4 min read

Twilight Saga: Observations from my Teenaged Son

There’s more to dating than good looks and smelling good, right?
Twilight Saga: Observations from my Teenaged Son

There’s more to dating than good looks and smelling good, right?

Image from wallpaper cave

My son is heading into high school. In middle school he was a part of a humanities magnet program that was reading and writing heavy. In 6th grade he took a double English class. As an aspiring writer, my son found this program appealing. An interesting characteristic of the program, however, was that out of 75 students in the group, only 7 were boys and they soon discovered girls have a lot of opinions…about everything.

When he started 8th grade, many of the girls had stumbled upon Stephanie Meyer’s Twilight. As teen girls who are in the throes of questioning identity, dating, and relationships, they dived right in. Let me stop here and say: Yes, I have unashamedly read the Twilight series…multiple times. And I, unabashedly, watched the movies as an adult. The series is an enjoyable beach read. Meyer using vampires and werewolves who were attracted to an ordinary girl in a small, sleepy town makes it a romantic read for the teenage population…and a few, ahem, 20–30 year olds who are now in their forties. Like many others I am looking forward to Meyer’s latest novel from the Twilight universe Midnight Sun. But I digress.

When I originally read the series, it was for fun. I thought Meyer nailed it with the teenage angst from the perspective of a shy and awkward high school girl. What young girl doesn’t hope for the same type of undying devotion? (See what I did there?) At the time, Meyer’s story was radically popular and different. She had “good” vampires and didn’t highly sexualize the content nor was it overly violent. It seemed a benign read for teenagers.

My son, hearing about the book and knowing it had vampires and werewolves was intrigued, because why not? Myths and legends are cool. He asked if he could read it. I reviewed the story with a different lens; one as a mother of a teenage boy who is socially awkward and has zero dating experience. I definitely did not want him picking up dating tips from a 100 year old vampire. Because let’s be real, boys who are sneaking into girls’ rooms and watching them sleep is really creepy. It’s voyeuristic and in the words of my teenager, “He (vampire in question: Edward Cullen) should have been arrested.”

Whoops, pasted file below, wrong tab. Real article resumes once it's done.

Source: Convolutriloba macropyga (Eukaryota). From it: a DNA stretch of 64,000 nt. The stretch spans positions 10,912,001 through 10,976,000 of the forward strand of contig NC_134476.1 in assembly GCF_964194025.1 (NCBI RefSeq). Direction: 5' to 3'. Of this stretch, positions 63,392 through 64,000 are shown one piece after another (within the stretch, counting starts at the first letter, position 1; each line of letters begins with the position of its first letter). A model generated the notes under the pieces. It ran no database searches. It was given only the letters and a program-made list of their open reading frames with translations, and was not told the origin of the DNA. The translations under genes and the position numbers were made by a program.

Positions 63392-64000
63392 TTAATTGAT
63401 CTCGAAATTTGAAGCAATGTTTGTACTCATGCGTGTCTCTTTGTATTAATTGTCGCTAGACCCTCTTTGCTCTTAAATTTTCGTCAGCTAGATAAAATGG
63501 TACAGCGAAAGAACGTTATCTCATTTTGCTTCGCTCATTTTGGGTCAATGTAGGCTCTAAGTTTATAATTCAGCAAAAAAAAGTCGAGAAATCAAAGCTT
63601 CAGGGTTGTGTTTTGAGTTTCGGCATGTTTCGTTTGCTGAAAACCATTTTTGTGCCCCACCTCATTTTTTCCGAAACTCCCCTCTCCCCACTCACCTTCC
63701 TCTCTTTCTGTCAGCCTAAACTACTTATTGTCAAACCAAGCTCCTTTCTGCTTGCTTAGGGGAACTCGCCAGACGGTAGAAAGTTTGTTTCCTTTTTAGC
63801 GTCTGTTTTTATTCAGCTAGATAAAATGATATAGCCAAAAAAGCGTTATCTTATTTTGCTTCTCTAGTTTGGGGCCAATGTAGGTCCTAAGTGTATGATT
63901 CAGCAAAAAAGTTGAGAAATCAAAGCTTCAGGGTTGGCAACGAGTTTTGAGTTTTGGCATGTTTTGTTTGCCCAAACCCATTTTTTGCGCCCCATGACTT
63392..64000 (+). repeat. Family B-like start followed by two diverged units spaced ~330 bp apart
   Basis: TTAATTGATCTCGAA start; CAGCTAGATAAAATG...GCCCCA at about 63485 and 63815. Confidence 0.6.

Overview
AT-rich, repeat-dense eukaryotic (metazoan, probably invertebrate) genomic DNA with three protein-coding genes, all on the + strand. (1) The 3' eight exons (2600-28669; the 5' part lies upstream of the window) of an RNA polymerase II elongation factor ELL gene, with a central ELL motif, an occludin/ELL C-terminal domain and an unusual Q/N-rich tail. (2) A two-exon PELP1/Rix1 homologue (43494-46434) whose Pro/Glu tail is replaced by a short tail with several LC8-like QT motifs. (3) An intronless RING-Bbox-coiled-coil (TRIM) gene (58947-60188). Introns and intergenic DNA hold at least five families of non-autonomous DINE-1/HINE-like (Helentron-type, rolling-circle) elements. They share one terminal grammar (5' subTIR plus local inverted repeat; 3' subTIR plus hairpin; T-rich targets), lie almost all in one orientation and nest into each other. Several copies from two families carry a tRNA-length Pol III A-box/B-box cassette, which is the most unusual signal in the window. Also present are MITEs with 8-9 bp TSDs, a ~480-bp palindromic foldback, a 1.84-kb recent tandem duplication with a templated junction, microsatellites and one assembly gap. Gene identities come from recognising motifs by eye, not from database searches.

My teenager and I listened to the audiobook together and we discussed how not to date girls. He’s the one that brings up how the story demonstrates the worst kind of dating: voyeuristic, possessive, obsessive, and shallow. But I think that goes over the heads of moony teenaged girls who are reveling in a false expectation of boys and dating relationships.

Teenage boys are awkward, make weird noises with their armpits, and fart a lot. They aren’t mysterious, nor do they know how to navigate relationships. They are still trying to figure out how many cheese balls they can cram in their cheeks at once and laugh at each other.

Before I could fret anymore about what dating might look like to my inexperienced teenager he shared his observations.

“Mom, is there anything more to him other than he’s good looking and sparkles in the sunshine?” Not really, Sweetheart. Good looking sparkly men are hard to come by.

Bella describes Edward way too much. I don’t care how muscular he is or how shiny his chest is. It doesn’t change after being told 5 times. Probably because you are a teenage boy and way too literal. Don’t underestimate a well developed chest. Heh.

Bella has no personality. She’s given a bit in the beginning where she likes books, but it never comes up again as far as we know. A note here, my entire family is filled with bibliophiles. We like book nerds. We find them wildly attractive. If you don’t read, don’t date us.

It’s weird that the only reason Edward likes Bella is because she smells nice. Um, maybe because he’s a vampire. But my son’s right, smelling nice is not the foundation for a good relationship…especially if one half of the couple dynamic would like to drink the other’s blood because of the aforementioned smell.

Don’t watch people while they sleep. Good point. I will make a note not to watch your father sawing logs or post it on social media. Who am I kidding…it’s me. I’m the one sawing logs at night.

In romances there seems to be a chemistry between two people. But there isn’t any between these two. Bella thinks Edward is hot, and Edward thinks Bella smells nice. They don’t seem to have any reasons to date each other. So what you’re saying is dating needs to involve more than good looks and deodorant. Got it.

Girls like this book because Edward is hot and vampires are cool. Yes. Yes we do.

I have to admit, the fact that he recognized these red flags of dating put my mind at ease that he might do okay when he begins that season in his life. We discussed boundaries and romance. We discussed what love really means and it’s not standing over your beloved’s bed watching them sleep without their permission. Boundaries, people.

Now, before you think I have some super open-minded teenage boy who likes to talk about his feelings, I don’t. Most of our conversations involve him grunting a “yes” or “no” or giving a beleaguered sigh and eye roll before he answers my invasive questions such as “How was your day?” Or “What would you like for breakfast?”

I haven’t had a chance to read Meyer’s newest book Midnight Sun. It dropped on August 4th and from the reviews it’s Twilight from Edward’s point of view. Even though I’m not a die-hard Twihard (I’m more of a Ladies of Lallybroch kind of girl) will I still read it? You bet Edward’s sparkly chest I will.